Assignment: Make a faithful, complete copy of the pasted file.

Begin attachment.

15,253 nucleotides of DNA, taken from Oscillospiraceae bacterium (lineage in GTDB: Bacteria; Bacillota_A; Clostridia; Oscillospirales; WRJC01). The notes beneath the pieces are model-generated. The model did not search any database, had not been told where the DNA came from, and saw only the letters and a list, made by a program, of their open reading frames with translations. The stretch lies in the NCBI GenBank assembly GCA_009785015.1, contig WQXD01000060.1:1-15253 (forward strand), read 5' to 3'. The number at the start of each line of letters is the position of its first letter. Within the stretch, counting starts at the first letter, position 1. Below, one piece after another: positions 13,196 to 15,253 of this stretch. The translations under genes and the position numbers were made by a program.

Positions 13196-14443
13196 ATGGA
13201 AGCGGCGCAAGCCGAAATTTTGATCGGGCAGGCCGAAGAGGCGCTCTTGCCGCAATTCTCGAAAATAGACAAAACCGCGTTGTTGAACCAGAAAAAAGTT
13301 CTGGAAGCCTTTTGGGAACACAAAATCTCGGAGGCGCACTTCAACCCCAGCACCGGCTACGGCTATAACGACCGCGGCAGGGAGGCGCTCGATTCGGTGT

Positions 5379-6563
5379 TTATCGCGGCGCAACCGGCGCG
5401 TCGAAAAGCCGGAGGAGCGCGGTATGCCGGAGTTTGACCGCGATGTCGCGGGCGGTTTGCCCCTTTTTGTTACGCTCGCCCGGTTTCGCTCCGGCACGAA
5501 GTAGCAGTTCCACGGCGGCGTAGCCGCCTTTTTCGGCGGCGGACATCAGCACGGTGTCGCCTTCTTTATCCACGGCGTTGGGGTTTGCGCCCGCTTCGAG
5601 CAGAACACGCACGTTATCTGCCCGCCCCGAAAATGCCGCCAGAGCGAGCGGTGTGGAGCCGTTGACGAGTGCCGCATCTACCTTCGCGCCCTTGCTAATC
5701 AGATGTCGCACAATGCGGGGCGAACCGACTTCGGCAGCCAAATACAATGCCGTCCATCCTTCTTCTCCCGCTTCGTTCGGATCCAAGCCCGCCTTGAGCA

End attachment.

15,253 nucleotides of DNA, taken from Oscillospiraceae bacterium (lineage in GTDB: Bacteria; Bacillota_A; Clostridia; Oscillospirales; WRJC01). The notes beneath the pieces are model-generated. The model did not search any database, had not been told where the DNA came from, and saw only the letters and a list, made by a program, of their open reading frames with translations. The stretch lies in the NCBI GenBank assembly GCA_009785015.1, contig WQXD01000060.1:1-15253 (forward strand), read 5' to 3'. The number at the start of each line of letters is the position of its first letter. Within the stretch, counting starts at the first letter, position 1. Below, one piece after another: positions 13,196 to 15,253 of this stretch. The translations under genes and the position numbers were made by a program.

Positions 13196-14443
13196 ATGGA
13201 AGCGGCGCAAGCCGAAATTTTGATCGGGCAGGCCGAAGAGGCGCTCTTGCCGCAATTCTCGAAAATAGACAAAACCGCGTTGTTGAACCAGAAAAAAGTT
13301 CTGGAAGCCTTTTGGGAACACAAAATCTCGGAGGCGCACTTCAACCCCAGCACCGGCTACGGCTATAACGACCGCGGCAGGGAGGCGCTCGATTCGGTGT

Positions 5379-6563
5379 TTATCGCGGCGCAACCGGCGCG
5401 TCGAAAAGCCGGAGGAGCGCGGTATGCCGGAGTTTGACCGCGATGTCGCGGGCGGTTTGCCCCTTTTTGTTACGCTCGCCCGGTTTCGCTCCGGCACGAA
5501 GTAGCAGTTCCACGGCGGCGTAGCCGCCTTTTTCGGCGGCGGACATCAGCACGGTGTCGCCTTCTTTATCCACGGCGTTGGGGTTTGCGCCCGCTTCGAG
5601 CAGAACACGCACGTTATCTGCCCGCCCCGAAAATGCCGCCAGAGCGAGCGGTGTGGAGCCGTTGACGAGTGCCGCATCTACCTTCGCGCCCTTGCTAATC
5701 AGATGTCGCACAATGCGGGGCGAACCGACTTCGGCAGCCAAATACAATGCCGTCCATCCTTCTTCTCCCGCTTCGTTCGGATCCAAGCCCGCCTTGAGCA